'Wiki City Rome' to draw a map like no other

Aug 31, 2007
'Wiki City Rome' to draw a map like no other
In the 'Wiki City Rome' project an MIT team will obtain data anonymously from cell phones and other devices to map Rome in real time. Image / Kristian Kloeckl

Residents of Italy's capital will glimpse the future of urban mapmaking next month with the launch of "Wiki City Rome," a project developed at the Massachusetts Institute of Technology that uses data from cellphones and other wireless technology to illustrate the city's pulse in real time.

The project will debut Sept. 8 during Rome's "Notte Bianca" or white night, an all-night festival of events across the capital city. During that night, anyone with an Internet connection will be able to see a unique map of the Italian capital that shows the movements of crowds, event locations, the whereabouts of well-known Roman personalities, and the real-time position of city buses and trains.

The map will also be broadcast on a big-screen display in one of Rome's main squares in the city center, giving Romans real-time feedback on the human dynamics in their immediate surroundings.

Wiki City Rome stems from MIT's SENSEable City Laboratory, an initiative directed by Carlo Ratti that studies the impact of new technologies on cities. The project builds on the work of "Real Time Rome," presented during the 2006 Venice Architecture Biennale, the prestigious biannual exhibition of contemporary art.

Organizers say Wiki City Rome raises the intriguing prospect of a map drawn on the basis of dynamic elements of which the map itself is an active part. According to researcher Francesco Calabrese of SENSEable City Lab, a person could consult the map to find the most crowded place in Rome to drink an aperitivo - and then identify the least congested route by which to reach it.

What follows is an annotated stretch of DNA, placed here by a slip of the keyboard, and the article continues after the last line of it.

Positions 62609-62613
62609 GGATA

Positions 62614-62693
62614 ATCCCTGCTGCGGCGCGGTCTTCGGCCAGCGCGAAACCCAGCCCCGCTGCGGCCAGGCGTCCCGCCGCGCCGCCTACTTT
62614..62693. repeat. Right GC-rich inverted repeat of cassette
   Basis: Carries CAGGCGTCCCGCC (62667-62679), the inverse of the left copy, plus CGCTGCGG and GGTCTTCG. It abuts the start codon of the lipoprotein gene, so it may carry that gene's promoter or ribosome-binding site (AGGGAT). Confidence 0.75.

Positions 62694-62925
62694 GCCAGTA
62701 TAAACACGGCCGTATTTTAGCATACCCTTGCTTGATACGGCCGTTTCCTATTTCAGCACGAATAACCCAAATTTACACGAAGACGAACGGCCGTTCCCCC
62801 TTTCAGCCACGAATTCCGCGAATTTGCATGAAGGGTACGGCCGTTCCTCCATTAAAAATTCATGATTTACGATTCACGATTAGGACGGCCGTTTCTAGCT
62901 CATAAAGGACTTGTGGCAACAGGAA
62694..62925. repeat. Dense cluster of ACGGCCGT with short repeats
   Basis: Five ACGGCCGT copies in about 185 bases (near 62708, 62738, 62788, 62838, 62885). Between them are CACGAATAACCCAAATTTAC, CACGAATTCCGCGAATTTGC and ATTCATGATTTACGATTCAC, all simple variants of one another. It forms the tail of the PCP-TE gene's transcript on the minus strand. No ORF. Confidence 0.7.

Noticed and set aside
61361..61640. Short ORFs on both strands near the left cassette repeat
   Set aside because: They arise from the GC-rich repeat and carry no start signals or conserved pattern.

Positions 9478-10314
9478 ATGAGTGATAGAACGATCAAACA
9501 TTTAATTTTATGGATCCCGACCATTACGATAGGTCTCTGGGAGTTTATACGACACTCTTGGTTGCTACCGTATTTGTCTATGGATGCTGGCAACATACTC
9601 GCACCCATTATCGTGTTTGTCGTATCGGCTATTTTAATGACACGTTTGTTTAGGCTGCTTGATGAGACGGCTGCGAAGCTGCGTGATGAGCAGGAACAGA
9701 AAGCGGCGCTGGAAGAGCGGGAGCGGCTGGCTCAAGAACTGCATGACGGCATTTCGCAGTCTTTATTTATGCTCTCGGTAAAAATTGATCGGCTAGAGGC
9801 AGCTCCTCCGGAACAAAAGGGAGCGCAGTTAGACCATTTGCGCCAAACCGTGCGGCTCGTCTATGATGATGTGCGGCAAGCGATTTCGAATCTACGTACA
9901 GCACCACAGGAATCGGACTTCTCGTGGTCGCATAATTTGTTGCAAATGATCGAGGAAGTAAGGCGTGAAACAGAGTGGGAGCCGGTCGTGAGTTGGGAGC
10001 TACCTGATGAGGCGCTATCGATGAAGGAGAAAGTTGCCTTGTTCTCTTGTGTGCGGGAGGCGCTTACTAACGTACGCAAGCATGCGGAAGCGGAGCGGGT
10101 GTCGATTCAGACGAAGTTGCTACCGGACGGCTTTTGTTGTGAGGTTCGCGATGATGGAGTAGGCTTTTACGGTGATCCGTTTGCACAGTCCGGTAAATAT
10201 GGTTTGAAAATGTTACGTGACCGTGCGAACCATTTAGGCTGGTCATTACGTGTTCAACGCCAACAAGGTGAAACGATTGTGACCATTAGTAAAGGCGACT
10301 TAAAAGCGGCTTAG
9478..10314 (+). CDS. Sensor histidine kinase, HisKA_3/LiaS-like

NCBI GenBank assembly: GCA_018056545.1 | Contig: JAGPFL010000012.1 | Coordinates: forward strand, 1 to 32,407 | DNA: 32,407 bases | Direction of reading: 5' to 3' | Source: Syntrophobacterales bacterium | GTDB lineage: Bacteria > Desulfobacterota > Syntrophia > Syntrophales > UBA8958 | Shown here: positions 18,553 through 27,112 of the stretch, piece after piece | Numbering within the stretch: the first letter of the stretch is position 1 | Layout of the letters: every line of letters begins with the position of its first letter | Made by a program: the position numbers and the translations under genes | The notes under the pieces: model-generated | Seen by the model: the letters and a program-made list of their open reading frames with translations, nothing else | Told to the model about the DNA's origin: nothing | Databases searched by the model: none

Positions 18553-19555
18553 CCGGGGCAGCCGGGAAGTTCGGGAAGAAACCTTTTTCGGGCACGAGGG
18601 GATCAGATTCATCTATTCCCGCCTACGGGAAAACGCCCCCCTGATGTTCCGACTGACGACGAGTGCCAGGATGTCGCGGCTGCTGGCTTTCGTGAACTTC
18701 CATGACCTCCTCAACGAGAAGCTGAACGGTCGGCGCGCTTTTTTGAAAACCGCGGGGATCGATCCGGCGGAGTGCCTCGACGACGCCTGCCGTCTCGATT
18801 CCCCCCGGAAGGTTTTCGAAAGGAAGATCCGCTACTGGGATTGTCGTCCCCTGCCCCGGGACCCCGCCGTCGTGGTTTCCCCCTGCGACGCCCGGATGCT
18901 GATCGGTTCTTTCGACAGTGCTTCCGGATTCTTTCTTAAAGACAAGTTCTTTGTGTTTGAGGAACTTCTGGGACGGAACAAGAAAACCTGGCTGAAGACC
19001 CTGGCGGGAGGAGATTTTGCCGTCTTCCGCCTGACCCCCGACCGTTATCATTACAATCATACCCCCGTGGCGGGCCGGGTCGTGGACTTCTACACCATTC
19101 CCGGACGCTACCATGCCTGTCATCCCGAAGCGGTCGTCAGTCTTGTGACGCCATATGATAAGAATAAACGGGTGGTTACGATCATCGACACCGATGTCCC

"Rome's Notte Bianca is all about the city, the people and the events, and Wiki City Rome will give Romans a new awareness of how they move within their city in response to this exceptional pulse of activities," said researcher Kristian Kloeckl, a SENSEable City Lab member who is also working on the project.

"How do people react towards this new perspective on their own city while they are determining the city's very own dynamic? How does having access to real-time data in the context of possible action alter the process of decision-making in how to go about different activities?" Kloeckl asked. "These are among the questions we may be able to answer."

By looking at a city using a "real-time control system" as a working analogy, the Wiki City project studies tools that enable people to become prime actors themselves in improving the efficiency of urban systems. In coming years, the Wiki City project will develop as an open platform where anybody can download and upload data that are location and time sensitive.

"By deploying developments of the 'Web 2.0' and the 'Semantic Web,' Wiki City can be a significant leap forward towards a pervasive 'internet of things' to support human action and interaction," said Carlo Ratti.